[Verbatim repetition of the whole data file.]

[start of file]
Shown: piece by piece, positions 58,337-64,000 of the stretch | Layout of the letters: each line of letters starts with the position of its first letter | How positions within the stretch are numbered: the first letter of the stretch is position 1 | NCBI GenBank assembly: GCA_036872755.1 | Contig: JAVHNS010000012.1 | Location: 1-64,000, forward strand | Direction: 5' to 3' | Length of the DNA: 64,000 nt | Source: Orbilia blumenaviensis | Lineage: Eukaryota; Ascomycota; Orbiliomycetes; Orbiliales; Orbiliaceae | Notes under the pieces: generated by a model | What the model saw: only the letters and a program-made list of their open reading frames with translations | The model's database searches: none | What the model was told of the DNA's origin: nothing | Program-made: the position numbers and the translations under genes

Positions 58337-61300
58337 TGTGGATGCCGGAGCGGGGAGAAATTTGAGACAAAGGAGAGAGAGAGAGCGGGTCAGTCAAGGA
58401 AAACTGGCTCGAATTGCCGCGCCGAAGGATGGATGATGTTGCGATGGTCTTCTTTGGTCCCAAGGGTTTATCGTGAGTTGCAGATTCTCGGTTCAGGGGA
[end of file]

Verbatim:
Shown: piece by piece, positions 58,337-64,000 of the stretch | Layout of the letters: each line of letters starts with the position of its first letter | How positions within the stretch are numbered: the first letter of the stretch is position 1 | NCBI GenBank assembly: GCA_036872755.1 | Contig: JAVHNS010000012.1 | Location: 1-64,000, forward strand | Direction: 5' to 3' | Length of the DNA: 64,000 nt | Source: Orbilia blumenaviensis | Lineage: Eukaryota; Ascomycota; Orbiliomycetes; Orbiliales; Orbiliaceae | Notes under the pieces: generated by a model | What the model saw: only the letters and a program-made list of their open reading frames with translations | The model's database searches: none | What the model was told of the DNA's origin: nothing | Program-made: the position numbers and the translations under genes

Positions 58337-61300
58337 TGTGGATGCCGGAGCGGGGAGAAATTTGAGACAAAGGAGAGAGAGAGAGCGGGTCAGTCAAGGA
58401 AAACTGGCTCGAATTGCCGCGCCGAAGGATGGATGATGTTGCGATGGTCTTCTTTGGTCCCAAGGGTTTATCGTGAGTTGCAGATTCTCGGTTCAGGGGA